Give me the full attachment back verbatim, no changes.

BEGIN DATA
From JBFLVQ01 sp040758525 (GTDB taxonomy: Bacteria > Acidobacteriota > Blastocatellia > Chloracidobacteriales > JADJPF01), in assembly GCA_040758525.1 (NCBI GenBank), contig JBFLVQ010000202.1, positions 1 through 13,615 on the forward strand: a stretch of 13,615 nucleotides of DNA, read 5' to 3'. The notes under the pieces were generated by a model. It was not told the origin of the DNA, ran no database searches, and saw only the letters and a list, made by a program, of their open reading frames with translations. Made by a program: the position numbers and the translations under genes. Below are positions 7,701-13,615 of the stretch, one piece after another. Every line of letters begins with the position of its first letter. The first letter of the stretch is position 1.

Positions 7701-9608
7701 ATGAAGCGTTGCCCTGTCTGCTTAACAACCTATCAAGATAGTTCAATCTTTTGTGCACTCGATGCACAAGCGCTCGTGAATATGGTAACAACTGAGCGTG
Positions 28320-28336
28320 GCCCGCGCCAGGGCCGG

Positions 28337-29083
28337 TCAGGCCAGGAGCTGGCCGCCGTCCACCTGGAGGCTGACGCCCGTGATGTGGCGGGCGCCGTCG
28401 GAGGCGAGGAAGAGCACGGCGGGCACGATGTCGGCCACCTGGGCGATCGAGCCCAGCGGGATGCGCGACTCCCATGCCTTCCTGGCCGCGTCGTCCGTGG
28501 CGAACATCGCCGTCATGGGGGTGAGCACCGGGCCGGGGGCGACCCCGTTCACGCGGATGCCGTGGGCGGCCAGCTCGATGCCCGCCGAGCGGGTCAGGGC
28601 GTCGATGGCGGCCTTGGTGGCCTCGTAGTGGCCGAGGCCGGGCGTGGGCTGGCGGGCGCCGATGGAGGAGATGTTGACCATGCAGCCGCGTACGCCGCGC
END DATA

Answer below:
From JBFLVQ01 sp040758525 (GTDB taxonomy: Bacteria > Acidobacteriota > Blastocatellia > Chloracidobacteriales > JADJPF01), in assembly GCA_040758525.1 (NCBI GenBank), contig JBFLVQ010000202.1, positions 1 through 13,615 on the forward strand: a stretch of 13,615 nucleotides of DNA, read 5' to 3'. The notes under the pieces were generated by a model. It was not told the origin of the DNA, ran no database searches, and saw only the letters and a list, made by a program, of their open reading frames with translations. Made by a program: the position numbers and the translations under genes. Below are positions 7,701-13,615 of the stretch, one piece after another. Every line of letters begins with the position of its first letter. The first letter of the stretch is position 1.

Positions 7701-9608
7701 ATGAAGCGTTGCCCTGTCTGCTTAACAACCTATCAAGATAGTTCAATCTTTTGTGCACTCGATGCACAAGCGCTCGTGAATATGGTAACAACTGAGCGTG
Positions 28320-28336
28320 GCCCGCGCCAGGGCCGG

Positions 28337-29083
28337 TCAGGCCAGGAGCTGGCCGCCGTCCACCTGGAGGCTGACGCCCGTGATGTGGCGGGCGCCGTCG
28401 GAGGCGAGGAAGAGCACGGCGGGCACGATGTCGGCCACCTGGGCGATCGAGCCCAGCGGGATGCGCGACTCCCATGCCTTCCTGGCCGCGTCGTCCGTGG
28501 CGAACATCGCCGTCATGGGGGTGAGCACCGGGCCGGGGGCGACCCCGTTCACGCGGATGCCGTGGGCGGCCAGCTCGATGCCCGCCGAGCGGGTCAGGGC
28601 GTCGATGGCGGCCTTGGTGGCCTCGTAGTGGCCGAGGCCGGGCGTGGGCTGGCGGGCGCCGATGGAGGAGATGTTGACCATGCAGCCGCGTACGCCGCGC